So, as with so many (all?) attempts to stop piracy, all they have succeeded in doing is making life more difficult for their legitimate users.
You will notice a peculiar omission from their Creative Cloud, though:
Odd, don't you think? If Creative Cloud is so awesome for users, why isn't Adobe forcing Lightroom users into it? You can get it. In fact, if you go to Adobe's website and try to buy Lightroom, they only give you the option of ordering it in a monthly lease package with a minimum one-year commitment for $120.
But, and this is a huge but, I can still go to Amazon and buy it outright and for the rest of time for $135.
Why give me the option at all? I can no longer buy Photoshop, or Illustrator, or Premiere. Why is Lightroom exempt from this tyranny?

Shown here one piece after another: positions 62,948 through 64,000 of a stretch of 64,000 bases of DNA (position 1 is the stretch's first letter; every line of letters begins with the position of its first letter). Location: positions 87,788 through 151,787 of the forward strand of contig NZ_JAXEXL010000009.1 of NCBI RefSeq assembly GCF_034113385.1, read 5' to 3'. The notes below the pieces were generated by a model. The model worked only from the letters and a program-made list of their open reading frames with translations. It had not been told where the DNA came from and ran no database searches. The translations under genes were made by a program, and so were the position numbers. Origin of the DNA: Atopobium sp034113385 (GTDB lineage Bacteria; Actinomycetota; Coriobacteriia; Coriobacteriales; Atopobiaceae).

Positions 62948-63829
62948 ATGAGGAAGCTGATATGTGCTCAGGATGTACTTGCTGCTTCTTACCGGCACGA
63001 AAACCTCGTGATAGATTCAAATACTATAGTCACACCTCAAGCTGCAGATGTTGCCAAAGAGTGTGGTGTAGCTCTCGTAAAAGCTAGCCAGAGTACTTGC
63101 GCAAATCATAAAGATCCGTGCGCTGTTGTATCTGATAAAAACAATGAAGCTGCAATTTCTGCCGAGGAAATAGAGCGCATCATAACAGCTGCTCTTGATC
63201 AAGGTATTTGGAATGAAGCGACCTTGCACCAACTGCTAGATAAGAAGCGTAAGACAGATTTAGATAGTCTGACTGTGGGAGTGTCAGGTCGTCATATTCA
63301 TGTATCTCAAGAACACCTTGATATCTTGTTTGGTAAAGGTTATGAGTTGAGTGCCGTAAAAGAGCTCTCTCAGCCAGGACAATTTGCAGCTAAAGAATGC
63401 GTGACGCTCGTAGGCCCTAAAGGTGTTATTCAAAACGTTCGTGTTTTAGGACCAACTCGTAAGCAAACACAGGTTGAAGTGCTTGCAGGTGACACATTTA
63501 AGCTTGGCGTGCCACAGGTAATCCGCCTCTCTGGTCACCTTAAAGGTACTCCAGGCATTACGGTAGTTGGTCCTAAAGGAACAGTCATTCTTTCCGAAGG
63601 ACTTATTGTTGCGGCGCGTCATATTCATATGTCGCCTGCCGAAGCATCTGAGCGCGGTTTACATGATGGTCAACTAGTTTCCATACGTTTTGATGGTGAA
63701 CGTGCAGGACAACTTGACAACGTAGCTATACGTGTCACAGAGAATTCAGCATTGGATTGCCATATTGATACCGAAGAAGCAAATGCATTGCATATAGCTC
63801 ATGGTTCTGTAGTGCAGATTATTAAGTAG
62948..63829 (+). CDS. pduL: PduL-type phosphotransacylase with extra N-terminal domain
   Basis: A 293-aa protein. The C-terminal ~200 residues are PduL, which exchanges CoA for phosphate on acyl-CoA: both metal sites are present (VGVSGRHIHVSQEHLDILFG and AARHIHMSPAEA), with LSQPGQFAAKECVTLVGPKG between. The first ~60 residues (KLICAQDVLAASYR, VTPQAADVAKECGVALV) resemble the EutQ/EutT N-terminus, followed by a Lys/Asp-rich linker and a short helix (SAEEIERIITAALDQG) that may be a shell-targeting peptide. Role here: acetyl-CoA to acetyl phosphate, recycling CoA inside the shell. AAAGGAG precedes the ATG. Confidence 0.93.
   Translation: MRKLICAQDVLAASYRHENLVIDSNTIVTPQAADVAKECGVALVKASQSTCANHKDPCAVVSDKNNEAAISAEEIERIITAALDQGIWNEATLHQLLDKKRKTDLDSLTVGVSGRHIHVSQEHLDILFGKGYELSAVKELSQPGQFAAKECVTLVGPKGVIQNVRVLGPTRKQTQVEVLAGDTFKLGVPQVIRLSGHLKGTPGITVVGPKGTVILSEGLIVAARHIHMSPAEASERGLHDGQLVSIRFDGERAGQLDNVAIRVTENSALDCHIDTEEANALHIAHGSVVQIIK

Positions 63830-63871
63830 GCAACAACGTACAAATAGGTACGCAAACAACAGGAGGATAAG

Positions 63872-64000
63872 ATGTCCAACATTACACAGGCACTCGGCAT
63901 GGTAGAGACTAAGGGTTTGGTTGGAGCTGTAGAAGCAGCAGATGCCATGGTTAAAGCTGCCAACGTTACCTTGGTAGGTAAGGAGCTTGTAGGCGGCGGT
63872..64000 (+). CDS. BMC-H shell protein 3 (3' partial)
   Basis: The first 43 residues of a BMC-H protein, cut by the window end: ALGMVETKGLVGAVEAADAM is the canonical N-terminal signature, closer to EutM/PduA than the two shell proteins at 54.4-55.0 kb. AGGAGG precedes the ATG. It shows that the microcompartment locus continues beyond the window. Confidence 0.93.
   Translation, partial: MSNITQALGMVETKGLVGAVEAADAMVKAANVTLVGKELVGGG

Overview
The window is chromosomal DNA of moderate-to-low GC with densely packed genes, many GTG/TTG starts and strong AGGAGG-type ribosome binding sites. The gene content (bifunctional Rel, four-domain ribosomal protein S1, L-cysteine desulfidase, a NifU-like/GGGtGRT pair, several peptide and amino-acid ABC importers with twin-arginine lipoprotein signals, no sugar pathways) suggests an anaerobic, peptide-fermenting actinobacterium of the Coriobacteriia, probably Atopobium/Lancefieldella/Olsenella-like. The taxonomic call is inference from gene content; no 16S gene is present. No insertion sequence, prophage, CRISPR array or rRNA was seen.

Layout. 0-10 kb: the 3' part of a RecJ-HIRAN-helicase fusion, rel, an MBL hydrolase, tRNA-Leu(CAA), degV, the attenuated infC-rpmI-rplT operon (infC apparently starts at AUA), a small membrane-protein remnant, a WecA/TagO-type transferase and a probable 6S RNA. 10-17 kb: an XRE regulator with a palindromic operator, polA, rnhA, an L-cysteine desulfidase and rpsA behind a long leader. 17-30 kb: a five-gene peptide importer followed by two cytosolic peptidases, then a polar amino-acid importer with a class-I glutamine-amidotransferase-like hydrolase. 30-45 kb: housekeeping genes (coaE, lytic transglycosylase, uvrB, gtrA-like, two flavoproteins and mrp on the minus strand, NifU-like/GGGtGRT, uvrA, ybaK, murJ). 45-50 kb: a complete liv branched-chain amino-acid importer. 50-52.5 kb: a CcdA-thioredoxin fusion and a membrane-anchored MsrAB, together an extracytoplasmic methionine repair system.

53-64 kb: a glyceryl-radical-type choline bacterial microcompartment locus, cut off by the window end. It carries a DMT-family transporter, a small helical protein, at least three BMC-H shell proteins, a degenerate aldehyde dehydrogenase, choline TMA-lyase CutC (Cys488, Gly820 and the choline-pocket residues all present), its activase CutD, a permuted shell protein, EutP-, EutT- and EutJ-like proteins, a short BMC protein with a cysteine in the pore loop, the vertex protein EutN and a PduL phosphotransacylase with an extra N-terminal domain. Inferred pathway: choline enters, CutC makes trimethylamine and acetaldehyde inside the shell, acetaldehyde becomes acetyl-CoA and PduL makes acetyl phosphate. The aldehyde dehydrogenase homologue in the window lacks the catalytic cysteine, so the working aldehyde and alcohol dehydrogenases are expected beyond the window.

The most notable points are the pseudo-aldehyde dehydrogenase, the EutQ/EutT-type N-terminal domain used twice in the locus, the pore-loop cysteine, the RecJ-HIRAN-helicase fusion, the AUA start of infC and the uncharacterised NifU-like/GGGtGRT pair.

Because of competition, that's why. Unlike so many of the markets in which Adobe plays, the photo processing market has a large number of options, with all of them fantastic in their own ways. Capture One, Bibble, DxO, and the quite usable open source RawTherapee are all alternatives to Adobe's Lightroom. Moreover, Lightroom has seen more and faster development than all of their other programs. Competition has forced Adobe to work.
So it is with a heavy heart that I report that the competition in that market has grown to be too much for an old stand-by. Apple is leaving the professional photo processing market and pulling the plug on Aperture. This is a big problem for me because Adobe will use any excuse they can find to stop working, charge more, and screw its customers. And since Lightroom is my application of choice, I am on tenuous foundations. Adobe could suddenly decide to pull a Creative Cloud on Lightroom, and I would either be forced to tag along or make the troublesome transition to another program. Neither option is very nice.